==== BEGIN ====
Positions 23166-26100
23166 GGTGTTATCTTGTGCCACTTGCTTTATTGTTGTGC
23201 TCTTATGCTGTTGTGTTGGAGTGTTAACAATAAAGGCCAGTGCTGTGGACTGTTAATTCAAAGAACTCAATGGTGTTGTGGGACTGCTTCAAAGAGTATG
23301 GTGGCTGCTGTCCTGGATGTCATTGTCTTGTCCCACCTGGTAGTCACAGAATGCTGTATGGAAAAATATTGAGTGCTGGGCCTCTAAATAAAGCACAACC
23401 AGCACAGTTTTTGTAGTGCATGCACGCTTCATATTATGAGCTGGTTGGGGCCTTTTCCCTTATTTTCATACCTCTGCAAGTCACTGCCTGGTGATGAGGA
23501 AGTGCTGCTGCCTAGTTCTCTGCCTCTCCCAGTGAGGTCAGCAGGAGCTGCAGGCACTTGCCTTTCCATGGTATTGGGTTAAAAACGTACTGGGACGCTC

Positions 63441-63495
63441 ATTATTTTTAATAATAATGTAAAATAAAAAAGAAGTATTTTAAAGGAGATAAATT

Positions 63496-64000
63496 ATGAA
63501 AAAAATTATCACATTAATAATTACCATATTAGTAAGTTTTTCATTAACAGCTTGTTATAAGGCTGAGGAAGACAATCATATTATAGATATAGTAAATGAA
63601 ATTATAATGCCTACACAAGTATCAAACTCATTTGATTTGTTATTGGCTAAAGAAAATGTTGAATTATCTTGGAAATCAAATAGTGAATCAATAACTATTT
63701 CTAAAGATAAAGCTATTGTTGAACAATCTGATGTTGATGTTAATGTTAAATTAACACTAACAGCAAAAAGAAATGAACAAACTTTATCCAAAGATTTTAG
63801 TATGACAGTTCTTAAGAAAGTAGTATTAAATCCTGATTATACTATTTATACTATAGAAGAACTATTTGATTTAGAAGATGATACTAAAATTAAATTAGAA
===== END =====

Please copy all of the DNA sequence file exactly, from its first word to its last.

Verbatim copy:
Positions 23166-26100
23166 GGTGTTATCTTGTGCCACTTGCTTTATTGTTGTGC
23201 TCTTATGCTGTTGTGTTGGAGTGTTAACAATAAAGGCCAGTGCTGTGGACTGTTAATTCAAAGAACTCAATGGTGTTGTGGGACTGCTTCAAAGAGTATG
23301 GTGGCTGCTGTCCTGGATGTCATTGTCTTGTCCCACCTGGTAGTCACAGAATGCTGTATGGAAAAATATTGAGTGCTGGGCCTCTAAATAAAGCACAACC
23401 AGCACAGTTTTTGTAGTGCATGCACGCTTCATATTATGAGCTGGTTGGGGCCTTTTCCCTTATTTTCATACCTCTGCAAGTCACTGCCTGGTGATGAGGA
23501 AGTGCTGCTGCCTAGTTCTCTGCCTCTCCCAGTGAGGTCAGCAGGAGCTGCAGGCACTTGCCTTTCCATGGTATTGGGTTAAAAACGTACTGGGACGCTC

Positions 63441-63495
63441 ATTATTTTTAATAATAATGTAAAATAAAAAAGAAGTATTTTAAAGGAGATAAATT

Positions 63496-64000
63496 ATGAA
63501 AAAAATTATCACATTAATAATTACCATATTAGTAAGTTTTTCATTAACAGCTTGTTATAAGGCTGAGGAAGACAATCATATTATAGATATAGTAAATGAA
63601 ATTATAATGCCTACACAAGTATCAAACTCATTTGATTTGTTATTGGCTAAAGAAAATGTTGAATTATCTTGGAAATCAAATAGTGAATCAATAACTATTT
63701 CTAAAGATAAAGCTATTGTTGAACAATCTGATGTTGATGTTAATGTTAAATTAACACTAACAGCAAAAAGAAATGAACAAACTTTATCCAAAGATTTTAG
63801 TATGACAGTTCTTAAGAAAGTAGTATTAAATCCTGATTATACTATTTATACTATAGAAGAACTATTTGATTTAGAAGATGATACTAAAATTAAATTAGAA